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what benefit public automatic properties provide us as compared to public fields? RRS feed

  • Question

  • in C# when we create public properties to get and set the values of private members of a class, we preserve encapsulation as the logic in the set method prevents object fields to get assigned unwanted values... and also simplifies our code.... that's all fine.

    but when we do not have business rules for object fields we define them as public automatic properties which at the back end creates necessary variables ..... we still are able to use natural looking syntax outside the class to get, set these member's values.... 

    what benefit we get in terms of encapsulation in the case of public automatic properties that we wouldnt have if class fields are not exposed using automatic properties but declared directly as public....???

    at the end both does the same work ??? can anyone clarify plz............. 

    thanks to all in advance...


    farooq.hnf


    • Edited by farooq.hnf Wednesday, November 20, 2013 4:35 AM in the previous version of this question i mistakenly wrote public members everywhere i had to write public fields...
    Tuesday, November 19, 2013 1:01 PM

Answers

  • While they are used similary, Properties and Public Fields are decidedly not the same.

    Fields are jsut varriables.

    Properties are Syntax Sugar for get and set functions that look like this:

    private int _X;
    
    int getValueX(){
      return _X;
    }
    
    void setValueX(int Value){
      _X=Value;
    }
    
    //Wich would be called like this
    setValueX(getValueX()+1);
    //It's a lot more syntax then X++;

    Always keep in mind that Properties are two Functions.

    The advantages of Properties over fields:

    You can make non-symetric accessors (private set or private get; or no set/get at all), effectively creating readonly properties.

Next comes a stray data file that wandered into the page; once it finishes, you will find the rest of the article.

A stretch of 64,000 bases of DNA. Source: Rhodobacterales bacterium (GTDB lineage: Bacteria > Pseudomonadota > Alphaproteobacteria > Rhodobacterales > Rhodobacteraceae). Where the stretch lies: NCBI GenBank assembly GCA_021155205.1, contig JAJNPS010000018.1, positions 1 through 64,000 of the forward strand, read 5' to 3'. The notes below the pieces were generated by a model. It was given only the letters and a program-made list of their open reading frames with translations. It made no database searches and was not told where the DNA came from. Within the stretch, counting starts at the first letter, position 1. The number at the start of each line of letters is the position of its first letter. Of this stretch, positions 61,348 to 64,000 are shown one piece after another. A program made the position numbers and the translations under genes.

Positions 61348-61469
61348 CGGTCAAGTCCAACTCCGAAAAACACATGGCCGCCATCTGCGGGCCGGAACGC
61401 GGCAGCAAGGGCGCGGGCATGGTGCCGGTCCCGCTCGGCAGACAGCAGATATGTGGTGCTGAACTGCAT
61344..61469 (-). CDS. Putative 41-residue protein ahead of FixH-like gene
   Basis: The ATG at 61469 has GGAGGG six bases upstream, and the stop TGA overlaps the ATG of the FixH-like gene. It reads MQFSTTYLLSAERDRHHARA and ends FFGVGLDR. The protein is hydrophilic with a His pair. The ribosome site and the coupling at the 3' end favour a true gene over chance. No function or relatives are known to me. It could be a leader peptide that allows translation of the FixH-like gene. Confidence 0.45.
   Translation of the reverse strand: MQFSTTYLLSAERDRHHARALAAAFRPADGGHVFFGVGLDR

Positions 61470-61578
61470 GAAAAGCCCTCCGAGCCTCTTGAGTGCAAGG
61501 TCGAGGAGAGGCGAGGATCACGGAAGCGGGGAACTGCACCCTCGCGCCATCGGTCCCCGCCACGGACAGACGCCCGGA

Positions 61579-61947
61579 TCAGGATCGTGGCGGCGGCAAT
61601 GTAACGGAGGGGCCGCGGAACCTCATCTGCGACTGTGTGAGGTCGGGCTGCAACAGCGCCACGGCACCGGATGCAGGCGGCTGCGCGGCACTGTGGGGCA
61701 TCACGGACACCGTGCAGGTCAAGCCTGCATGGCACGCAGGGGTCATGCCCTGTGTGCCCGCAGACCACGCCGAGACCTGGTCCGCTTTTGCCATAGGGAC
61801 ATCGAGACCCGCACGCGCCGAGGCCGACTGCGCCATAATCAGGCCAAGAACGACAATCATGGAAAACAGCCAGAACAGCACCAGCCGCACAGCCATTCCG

As Properties are Functions they can be defined as part of a Interface (Fields cannot).

    As Properties are Functions they can be overriden, hidden and have all the other Polymorphy applied to it.

    (disadvantage)Properties cannot be be used for "ref" or "out" parameters. You have to use code like this instead:

    //This will not compile
    Int32.TryParse(input, out X);
    
    int temp = X;
    TryParse(input, out temp);
    X = temp;

    Thus it is important to directly start with Properties and not change Fields to Proeprties later. Just because there is no Business Logic now does not means there never will be a Business Logic in a later version of the class or in a derived class.

    On the other hand, a empty Property accessors will not cost performance.

    Calling a Function always has a small price for Performance. If you have a accessors like these:

    //Autoimplemented Proeprty
    public int X { get; set; }
    
    
    private int _Y;
    
    public int Y{
      get { return _Y; }
      set { _Y=Value; }
    }

    Normal logic would dictate that those are slightly slower then just writing Fields. However the Just-in-time compiler will see those functions do nothing but give/set a value. So it will inline them, removing any overhead.

    If you later changed them to have business logic (or they get overwritten to have them), the JiT will see it and not touch them.

    In short:

    No disadvantages (aside from the minor propblem with ref/out parameters).

    A lot of possible advantages in the future.

    The fact that you will be hard pressed to find any class in the .NET Framework who has any public Fields (asside from Constant Fields like Int32.MaxValue) should tell you that using them over Fields is the right path.


    Let's talk about MVVM: http://social.msdn.microsoft.com/Forums/en-US/wpf/thread/b1a8bf14-4acd-4d77-9df8-bdb95b02dbe2 Please mark post as helpfull and answers respectively.


    • Edited by Christopher84 Tuesday, November 19, 2013 2:11 PM
    • Marked as answer by farooq.hnf Friday, November 22, 2013 7:35 AM
    Tuesday, November 19, 2013 2:09 PM

All replies

  • This can easily get into a philosophical debate. However, these are my personal opinions.

    • I use automatic properties to avoid breaking changes if I in the future want to add validation or some kind of logic to it. (Yes, this violates the "KISS-principle", but I can live with that).
    • I've gotten used to it, so at this point I find it cleaner.
    • I can debug property sets/gets, which can actually be quite handy sometimes.

    Other things mentioned when this discussion comes up is that data binding only works for properties and reflection is easier with properties than fields.

    Tuesday, November 19, 2013 1:57 PM
  • While they are used similary, Properties and Public Fields are decidedly not the same.

    Fields are jsut varriables.

    Properties are Syntax Sugar for get and set functions that look like this:

    private int _X;
    
    int getValueX(){